Up till now, Fire Ants have dominated the Insect Kingdom because of their deadly venomous spray. However, as part of the formidable Formicidae family, apparently the word was late getting out there was a new Sheriff in town. Because throughout the US southwest there's been a rise of a new invasive species of ants who biologists humorously refer to as 'Crazy Ants.' And these little critters are doing a damn good job of displacing their much larger cousins, the Fire Ants!

How does David thwart Goliath?

So how is this happening? According to a research team at the University of Texas at Austin, the answer is pretty straight forward. While the smaller Crazy Ants can't conquer the Fire Ants per se, they can neutralize the one weapon their 'big bully' opponents have used to slaughter other species of ants down through the ages.

Crazy Ants seemed to have triggered an evolutionary switch that turns on a detoxification mechanism in their bodies. When they are attacked by Fire Ants and doused them with venom, they now have the biological make-up to survive and live to fight another day.

Known for their painful stings on humans and other animals, Fire Ants up till now have dominated most ant species by dabbing them with their powerful, usually fatal poison.

However, when a Crazy Ant is smeared with the venom, it begins an elaborate detoxification procedure, described for the first time in this study.

To compensate, the exposed Crazy Ant secretes formic acid from a specialized gland at the tip of its abdomen, transfers it to its mouth and then smears it on its body.

In lab experiments, exposed Crazy Ants that were allowed to detoxify themselves had a 98 percent survival rate. This chemical counter-weapon makes Crazy Ants nearly invincible in skirmishes with Fire Ants when it pertains to food resources and nesting sites.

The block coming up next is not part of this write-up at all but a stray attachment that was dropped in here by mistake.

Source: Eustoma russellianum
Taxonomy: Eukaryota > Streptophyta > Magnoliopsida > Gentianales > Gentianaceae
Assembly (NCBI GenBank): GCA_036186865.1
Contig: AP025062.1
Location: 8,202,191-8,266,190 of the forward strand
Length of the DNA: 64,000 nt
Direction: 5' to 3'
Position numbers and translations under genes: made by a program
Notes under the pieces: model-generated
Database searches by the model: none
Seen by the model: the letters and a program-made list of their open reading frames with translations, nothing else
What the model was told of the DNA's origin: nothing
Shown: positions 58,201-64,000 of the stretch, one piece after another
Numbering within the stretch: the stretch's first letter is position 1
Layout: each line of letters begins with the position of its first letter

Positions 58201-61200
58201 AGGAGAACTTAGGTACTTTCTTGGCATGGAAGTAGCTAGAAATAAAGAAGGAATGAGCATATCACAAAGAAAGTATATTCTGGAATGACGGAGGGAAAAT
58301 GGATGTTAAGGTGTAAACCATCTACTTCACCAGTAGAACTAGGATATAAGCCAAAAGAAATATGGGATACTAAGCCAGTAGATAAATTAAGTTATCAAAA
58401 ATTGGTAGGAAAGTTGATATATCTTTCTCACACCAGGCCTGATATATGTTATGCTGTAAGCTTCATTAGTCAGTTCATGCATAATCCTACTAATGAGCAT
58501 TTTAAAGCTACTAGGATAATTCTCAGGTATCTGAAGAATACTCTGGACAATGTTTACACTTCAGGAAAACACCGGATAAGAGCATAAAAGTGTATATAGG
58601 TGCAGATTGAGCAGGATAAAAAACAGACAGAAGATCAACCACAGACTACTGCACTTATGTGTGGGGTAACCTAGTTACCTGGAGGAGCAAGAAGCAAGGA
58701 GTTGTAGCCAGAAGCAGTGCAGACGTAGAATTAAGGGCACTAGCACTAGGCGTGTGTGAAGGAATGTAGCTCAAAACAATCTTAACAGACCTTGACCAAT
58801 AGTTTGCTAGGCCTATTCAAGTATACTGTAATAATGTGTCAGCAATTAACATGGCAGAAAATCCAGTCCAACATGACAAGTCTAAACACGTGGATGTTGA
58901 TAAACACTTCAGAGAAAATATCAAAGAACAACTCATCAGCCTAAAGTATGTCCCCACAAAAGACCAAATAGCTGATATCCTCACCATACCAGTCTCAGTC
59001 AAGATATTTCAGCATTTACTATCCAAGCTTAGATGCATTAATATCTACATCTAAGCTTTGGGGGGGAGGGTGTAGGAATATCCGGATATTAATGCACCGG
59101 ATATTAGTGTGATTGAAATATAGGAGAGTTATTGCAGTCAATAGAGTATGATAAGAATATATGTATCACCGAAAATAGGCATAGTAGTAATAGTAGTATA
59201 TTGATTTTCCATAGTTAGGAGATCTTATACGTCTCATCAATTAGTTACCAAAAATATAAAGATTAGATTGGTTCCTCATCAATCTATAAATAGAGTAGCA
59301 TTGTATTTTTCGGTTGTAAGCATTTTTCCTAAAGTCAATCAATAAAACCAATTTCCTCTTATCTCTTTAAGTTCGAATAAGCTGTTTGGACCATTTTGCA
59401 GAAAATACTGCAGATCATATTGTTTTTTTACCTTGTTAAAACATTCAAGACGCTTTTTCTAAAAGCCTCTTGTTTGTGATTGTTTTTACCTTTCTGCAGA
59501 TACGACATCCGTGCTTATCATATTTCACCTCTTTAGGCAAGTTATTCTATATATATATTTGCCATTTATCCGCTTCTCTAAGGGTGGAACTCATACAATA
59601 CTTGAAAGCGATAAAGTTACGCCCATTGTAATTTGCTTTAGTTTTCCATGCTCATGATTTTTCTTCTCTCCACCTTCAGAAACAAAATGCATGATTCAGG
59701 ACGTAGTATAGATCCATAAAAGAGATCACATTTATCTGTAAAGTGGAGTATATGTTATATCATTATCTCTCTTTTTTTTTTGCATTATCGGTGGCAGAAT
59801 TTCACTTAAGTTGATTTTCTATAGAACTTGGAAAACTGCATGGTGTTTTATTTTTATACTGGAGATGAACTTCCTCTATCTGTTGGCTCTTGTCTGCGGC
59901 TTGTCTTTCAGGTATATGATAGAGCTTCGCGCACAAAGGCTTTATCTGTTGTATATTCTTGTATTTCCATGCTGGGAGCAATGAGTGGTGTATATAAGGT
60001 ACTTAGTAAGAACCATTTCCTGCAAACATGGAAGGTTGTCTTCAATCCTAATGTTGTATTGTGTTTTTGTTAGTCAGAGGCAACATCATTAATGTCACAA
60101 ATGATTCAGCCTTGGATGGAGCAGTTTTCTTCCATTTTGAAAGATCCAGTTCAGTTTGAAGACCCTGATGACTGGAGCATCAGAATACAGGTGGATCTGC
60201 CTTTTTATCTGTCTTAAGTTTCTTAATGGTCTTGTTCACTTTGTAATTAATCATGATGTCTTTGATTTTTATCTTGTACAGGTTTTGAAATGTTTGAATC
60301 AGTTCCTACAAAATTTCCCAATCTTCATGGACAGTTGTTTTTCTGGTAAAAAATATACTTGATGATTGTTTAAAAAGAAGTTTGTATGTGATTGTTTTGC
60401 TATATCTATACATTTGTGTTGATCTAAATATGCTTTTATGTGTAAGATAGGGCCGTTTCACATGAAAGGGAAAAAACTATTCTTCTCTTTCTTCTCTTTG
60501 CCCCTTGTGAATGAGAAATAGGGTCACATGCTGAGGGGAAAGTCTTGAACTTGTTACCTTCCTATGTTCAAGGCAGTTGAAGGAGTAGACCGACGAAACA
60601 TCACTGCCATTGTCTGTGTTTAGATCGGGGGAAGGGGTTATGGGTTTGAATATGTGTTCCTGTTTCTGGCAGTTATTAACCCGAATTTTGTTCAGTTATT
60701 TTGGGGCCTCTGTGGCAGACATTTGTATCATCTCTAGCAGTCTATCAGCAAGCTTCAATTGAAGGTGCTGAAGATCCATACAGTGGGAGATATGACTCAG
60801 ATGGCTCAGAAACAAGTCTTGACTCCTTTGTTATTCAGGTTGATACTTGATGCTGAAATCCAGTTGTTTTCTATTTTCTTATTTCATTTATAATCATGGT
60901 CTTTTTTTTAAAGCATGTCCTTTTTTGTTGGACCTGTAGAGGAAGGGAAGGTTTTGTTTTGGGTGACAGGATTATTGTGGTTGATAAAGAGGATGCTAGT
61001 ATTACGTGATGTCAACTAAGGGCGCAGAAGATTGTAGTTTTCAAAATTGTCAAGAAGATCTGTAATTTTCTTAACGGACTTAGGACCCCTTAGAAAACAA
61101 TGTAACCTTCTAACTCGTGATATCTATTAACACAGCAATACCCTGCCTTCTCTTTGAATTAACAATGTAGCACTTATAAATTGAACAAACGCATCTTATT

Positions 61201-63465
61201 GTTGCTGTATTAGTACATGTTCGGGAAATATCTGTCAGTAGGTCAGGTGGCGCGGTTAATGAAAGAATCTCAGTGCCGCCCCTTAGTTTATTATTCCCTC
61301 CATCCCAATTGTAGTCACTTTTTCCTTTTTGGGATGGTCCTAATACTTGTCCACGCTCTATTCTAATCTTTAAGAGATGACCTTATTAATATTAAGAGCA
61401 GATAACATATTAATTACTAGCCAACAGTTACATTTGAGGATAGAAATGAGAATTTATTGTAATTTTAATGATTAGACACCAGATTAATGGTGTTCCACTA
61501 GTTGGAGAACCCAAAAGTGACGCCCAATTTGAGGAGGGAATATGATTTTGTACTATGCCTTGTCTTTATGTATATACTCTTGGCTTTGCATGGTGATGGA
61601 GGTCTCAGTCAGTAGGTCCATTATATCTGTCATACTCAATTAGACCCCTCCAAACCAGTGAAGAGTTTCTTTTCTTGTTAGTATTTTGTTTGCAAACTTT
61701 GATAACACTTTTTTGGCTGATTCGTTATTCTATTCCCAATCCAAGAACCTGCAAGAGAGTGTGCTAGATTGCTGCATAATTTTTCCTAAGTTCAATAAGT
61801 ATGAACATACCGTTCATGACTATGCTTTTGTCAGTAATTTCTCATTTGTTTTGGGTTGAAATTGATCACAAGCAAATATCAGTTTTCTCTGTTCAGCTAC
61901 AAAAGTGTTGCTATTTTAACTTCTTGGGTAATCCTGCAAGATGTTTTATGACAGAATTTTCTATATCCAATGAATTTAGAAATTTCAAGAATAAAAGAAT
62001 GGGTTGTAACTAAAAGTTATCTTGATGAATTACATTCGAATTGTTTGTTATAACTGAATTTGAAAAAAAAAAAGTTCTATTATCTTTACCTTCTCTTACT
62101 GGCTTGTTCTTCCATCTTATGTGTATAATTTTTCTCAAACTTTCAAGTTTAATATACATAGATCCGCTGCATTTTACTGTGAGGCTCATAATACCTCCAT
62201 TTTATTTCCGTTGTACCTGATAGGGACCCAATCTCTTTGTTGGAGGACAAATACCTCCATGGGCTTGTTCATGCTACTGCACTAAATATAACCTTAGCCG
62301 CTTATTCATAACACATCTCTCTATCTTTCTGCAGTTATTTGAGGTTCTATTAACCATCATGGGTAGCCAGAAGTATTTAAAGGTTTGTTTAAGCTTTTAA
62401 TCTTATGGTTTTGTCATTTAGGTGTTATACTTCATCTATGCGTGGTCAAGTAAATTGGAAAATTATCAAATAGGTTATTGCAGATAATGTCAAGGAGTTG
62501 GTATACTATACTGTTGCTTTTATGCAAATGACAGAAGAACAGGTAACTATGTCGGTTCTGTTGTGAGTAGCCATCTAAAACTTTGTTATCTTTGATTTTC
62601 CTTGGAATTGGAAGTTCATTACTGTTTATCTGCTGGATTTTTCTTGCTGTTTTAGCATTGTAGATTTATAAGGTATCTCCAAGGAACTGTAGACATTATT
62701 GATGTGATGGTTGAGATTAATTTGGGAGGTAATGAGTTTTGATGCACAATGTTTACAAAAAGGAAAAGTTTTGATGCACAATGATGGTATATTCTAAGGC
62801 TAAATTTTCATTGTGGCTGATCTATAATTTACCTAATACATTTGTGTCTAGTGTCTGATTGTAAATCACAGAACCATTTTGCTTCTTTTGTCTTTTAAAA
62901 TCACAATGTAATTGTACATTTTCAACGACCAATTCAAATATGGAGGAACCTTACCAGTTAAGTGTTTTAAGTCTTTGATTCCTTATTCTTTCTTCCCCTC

It's the first time, any ant has been able to counter the Fire Ant in such a fashion, and it is likely helping the Crazy Ant beat the Fire Ants at the their game when the two species overlap in certain geographic regions. As a direct result of their impressive competitive advantages, the researchers note that likely the only things that will stop the “relentless march of the crazy ants” will be geology and climate — human intervention just isn’t that effective, on a large scale, against the species.

The Art of War

Apparently evolution has been kind to the Crazy Ant. And while they have evolved enough to actually be able to counter their larger foes, in time, as they build in numbers, they may become the Fire Ants' most dreaded enemy. As Sun Tzu noted in his treatise, The Art of War, "fighting with a large army under your command is nowise different from fighting with a small one - it is merely a questions of instituting signs and signals." In the case of the Crazy Ants, I think the signal has wrung out loud and clear - with a new Sheriff in town, the Wild West in the Insect Kingdom just became a lot tamer!